Socceroos rookie Kusini Yengi salutes former national striker Carl Veart for his influence in Yengi’s football journey that has led him to a potential senior level debut.
Veart, Adelaide United coach, first mentored 24-year-old Yengi when the attacker was part of Football South Australia’s National Training Centre (NTC) program.
“He coached me since I was 14 and then when I broke into the (Adelaide) A-League squad, he was there, so having him on the sidelines gave me a lot of confidence,” Yengi said.
“I knew how much he believed in me as a player and he helped me make the next step, (and) the next step, (and) the next step, and then when I was a professional he was there on the sidelines.”
Yengi said Veart’s belief travelled across several other players with African heritage who started in the South Australian system. Yengi comes from South Sudanese descent through his father.
“I think he played a big role in myself and Al Hassan, and a lot of the boys that have come through to become professionals,” Yengi said.
“Growing up when I was a kid, there wasn’t too many players of African descent coming through in the Socceroos, but lately there’s been more and more.
“Players like Awer Mabil and Thomas Deng are players that have played really well for the Socceroos, have been part of the squad numerous times and they’re boys that I know and boys that I grew up watching, and once I saw them come through, it’s motivating seeing them play.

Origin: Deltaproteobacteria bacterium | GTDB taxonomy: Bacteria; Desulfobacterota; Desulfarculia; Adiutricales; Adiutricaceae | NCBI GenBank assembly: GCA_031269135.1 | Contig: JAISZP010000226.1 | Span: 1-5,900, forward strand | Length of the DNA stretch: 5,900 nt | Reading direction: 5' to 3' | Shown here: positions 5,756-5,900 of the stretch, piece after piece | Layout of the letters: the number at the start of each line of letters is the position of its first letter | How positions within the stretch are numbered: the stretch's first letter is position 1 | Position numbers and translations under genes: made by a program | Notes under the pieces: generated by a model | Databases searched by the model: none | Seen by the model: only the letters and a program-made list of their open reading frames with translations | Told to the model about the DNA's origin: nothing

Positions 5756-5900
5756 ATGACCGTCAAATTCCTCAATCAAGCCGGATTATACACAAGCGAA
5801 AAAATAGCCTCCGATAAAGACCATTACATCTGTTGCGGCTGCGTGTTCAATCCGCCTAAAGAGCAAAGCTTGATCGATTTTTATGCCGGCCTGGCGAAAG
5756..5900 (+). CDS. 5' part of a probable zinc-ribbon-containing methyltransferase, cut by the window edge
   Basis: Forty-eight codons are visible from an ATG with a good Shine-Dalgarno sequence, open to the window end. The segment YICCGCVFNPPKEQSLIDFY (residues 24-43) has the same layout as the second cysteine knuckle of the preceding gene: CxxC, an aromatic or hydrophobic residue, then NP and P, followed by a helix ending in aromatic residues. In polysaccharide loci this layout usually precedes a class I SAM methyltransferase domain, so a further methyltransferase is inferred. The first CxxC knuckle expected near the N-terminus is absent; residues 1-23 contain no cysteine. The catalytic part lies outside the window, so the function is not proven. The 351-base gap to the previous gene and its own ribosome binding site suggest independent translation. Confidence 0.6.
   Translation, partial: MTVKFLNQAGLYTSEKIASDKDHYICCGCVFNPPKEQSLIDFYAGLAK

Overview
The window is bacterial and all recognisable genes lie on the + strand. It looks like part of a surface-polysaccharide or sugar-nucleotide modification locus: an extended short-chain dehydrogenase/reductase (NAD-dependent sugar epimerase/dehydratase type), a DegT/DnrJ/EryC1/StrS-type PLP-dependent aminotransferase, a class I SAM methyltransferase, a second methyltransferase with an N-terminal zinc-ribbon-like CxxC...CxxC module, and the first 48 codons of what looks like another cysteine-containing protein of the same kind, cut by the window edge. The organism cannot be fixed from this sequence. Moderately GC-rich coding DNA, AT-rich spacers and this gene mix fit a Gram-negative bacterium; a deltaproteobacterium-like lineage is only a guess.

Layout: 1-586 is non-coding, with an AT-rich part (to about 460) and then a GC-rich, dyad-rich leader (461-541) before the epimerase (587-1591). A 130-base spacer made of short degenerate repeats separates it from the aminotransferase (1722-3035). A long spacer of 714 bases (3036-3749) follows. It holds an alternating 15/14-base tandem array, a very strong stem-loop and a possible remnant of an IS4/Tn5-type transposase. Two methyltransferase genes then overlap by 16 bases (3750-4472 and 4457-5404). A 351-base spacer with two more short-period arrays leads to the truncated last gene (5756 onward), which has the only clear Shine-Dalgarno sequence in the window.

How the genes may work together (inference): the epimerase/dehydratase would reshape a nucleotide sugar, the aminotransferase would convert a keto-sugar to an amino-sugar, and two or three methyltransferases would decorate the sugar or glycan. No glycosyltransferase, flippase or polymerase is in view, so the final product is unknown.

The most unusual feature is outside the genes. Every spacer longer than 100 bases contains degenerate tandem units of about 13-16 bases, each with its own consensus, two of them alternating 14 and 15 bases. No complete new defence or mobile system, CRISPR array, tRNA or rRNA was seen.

“If I play (against Bangladesh) it’s going to be my debut. It’s something that not many people get to experience. I can’t wait, and hopefully we get the win.”
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Yengi said it was an “honour” to represent the African community in the Australian team.
Veart always knew Yengi would play at a senior level on the international stage, but the injury setbacks were holding him back from young age.
“The way he’s managed himself through those injury disappointments and kept working, he’s been a credit to himself,” a proud Veart said.
“We’ve always known that he could play for the Socceroos, it was just a matter of whether he got his body right, because he definitely had the mental aptitude to get to that level.”
Yengi suffered an ankle injury while playing for his English Football League One side Portsmouth in August. He believes he would have played his first cap if it weren’t for the injury.
“When I got the ankle injury, it was a bit disappointing, but I just channeled my focus into getting back on the pitch and trying to score goals and get back in contention for being in the squad,” he said.
“I put in a lot of work in the off-season to get my body right and to go over there feeling confident, fit and healthy.”
The Socceroos will meet Bangladesh at AAMI Park on Thursday for the first World Cup qualifier.